Dal and Rice

Dal and Rice

WENDY M. DAVIS
Copyright Date: 2008
Pages: 224
https://www.jstor.org/stable/j.ctt80xmx
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  • Book Info
    Dal and Rice
    Book Description:

    Wendy Davis inherited this affection for India and its people. In Dal & Rice she chronicles the memories of her childhood and offers a poignant and measured character study of her father. Her story is part social history, part travelogue, but mostly a very personal account of a relationship with an exotic, chaotic, and often mysterious country.

    eISBN: 978-0-7735-7517-2
    Subjects: Language & Literature

Table of Contents

  1. Front Matter
    (pp. i-vi)
  2. Table of Contents
    (pp. vii-viii)
  3. Acknowledgments
    (pp. ix-xvi)
    WENDY DAVIS
  4. Foreword
    (pp. xvii-xx)
    ANDREW LONGMORE

    It is a privilege to be asked to write this foreword forDal and Rice, a wonderful pot-pourri of memories of a childhood in India. I have known Wendy and her sister, Joyce, since I was a boy when Wendy once drove me through Scotland in her battered red car. Joyce’s son, Nigel, was one of my best friends and I was staying with the family on holiday in Perth. I can’t remember where we were going at the time or why. But, inevitably, because I suspect Wendy is accident-prone, we broke down in one of the remoter parts of...

  5. Foreword
    (pp. xxi-xxiii)
    LEENA SARABHAI

    When Sir Godfrey was stationed in Ahmedabad, he lived very near my father Ambalal Sarabhai’s house. I can’t remember anyone more friendly and understanding – to children as well as adults. The years of intense conflict between the British and the Indians made no difference to his friendship with my father. When Sir Godfrey was moved to other positions, his relationship with my family not only continued but became stronger. He visited us every year. The children were always happy to see him, and birds he had tamed during earlier visits would follow him about. When I started a school, Sir...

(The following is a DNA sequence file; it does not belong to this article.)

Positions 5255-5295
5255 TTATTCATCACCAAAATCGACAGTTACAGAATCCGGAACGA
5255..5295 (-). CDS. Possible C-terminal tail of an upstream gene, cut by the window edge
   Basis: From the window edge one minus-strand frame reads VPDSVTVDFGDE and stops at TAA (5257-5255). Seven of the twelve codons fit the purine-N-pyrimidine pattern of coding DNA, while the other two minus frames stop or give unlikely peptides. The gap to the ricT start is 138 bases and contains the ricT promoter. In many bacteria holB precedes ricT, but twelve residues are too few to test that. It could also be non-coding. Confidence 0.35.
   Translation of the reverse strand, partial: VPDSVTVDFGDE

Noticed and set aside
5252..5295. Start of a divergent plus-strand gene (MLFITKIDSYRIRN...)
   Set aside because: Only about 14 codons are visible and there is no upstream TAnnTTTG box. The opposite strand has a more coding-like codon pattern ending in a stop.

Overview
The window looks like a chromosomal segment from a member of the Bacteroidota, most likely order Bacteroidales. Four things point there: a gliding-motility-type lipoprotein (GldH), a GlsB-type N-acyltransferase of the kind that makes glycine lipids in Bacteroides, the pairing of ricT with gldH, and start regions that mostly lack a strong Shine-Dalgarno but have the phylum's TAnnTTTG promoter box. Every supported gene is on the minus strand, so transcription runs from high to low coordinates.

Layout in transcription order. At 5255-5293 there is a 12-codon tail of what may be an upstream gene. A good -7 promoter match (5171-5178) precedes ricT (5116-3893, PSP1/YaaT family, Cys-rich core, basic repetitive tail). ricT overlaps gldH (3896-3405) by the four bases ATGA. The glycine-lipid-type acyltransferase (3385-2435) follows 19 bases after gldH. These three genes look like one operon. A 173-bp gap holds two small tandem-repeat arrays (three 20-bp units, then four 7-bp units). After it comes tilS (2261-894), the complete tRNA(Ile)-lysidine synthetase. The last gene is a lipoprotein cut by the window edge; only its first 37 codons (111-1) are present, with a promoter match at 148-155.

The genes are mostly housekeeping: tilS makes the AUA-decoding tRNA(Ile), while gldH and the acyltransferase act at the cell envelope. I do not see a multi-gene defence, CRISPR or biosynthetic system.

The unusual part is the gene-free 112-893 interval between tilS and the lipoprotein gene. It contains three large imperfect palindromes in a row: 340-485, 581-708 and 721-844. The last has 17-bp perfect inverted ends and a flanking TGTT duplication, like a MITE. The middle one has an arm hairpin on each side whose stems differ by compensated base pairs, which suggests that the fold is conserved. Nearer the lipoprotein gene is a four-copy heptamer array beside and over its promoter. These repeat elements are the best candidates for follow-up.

6. Maps
    (pp. xxiv-2)
  7. One In the Beginning
    (pp. 3-32)

    Pa learned from the Indian people that a daughter resembled her mother not by her facial appearance but by her behind. Mother and daughter could be recognized when their behinds were identical. If this was true, presumably my father liked his future mother-in-law since mother and daughter had similar behinds.

    My mother, Bessie Ziman, was born in 1895 to David and Lena Ziman in Reefton, New Zealand. David Ziman was a financier and prominent mining entrepreneur. He moved his family to England when my mother was a girl. They lived in London in the house opposite the one where my...

  8. Two Between Two Worlds
    (pp. 33-56)

    In those days most British mothers in India went to England to give birth and returned to India with their infants. My sister, Joyce, was born five years before I was and, once back in India, my mother had an ayah to look after her during her early years. I was born in 1928 and my mother then took me to India by sea. It must have been difficult for my sister now that Ayah had me to care for as well. With my parents’ agreement she was also bringing up a friend’s son, Lewis. My sister was reluctant to...

  9. Three A Schoolgirl in India
    (pp. 57-76)

    When I arrived in India at the age of twelve my education in Karachi, where we lived, was provided by a series of governesses. This was not because I was such a dreadful child but because the governesses’ husbands had been transferred to the war zones. Other families in the non-Indian community were experiencing the same problem and they worked together to organize Miss Hickey’s War School.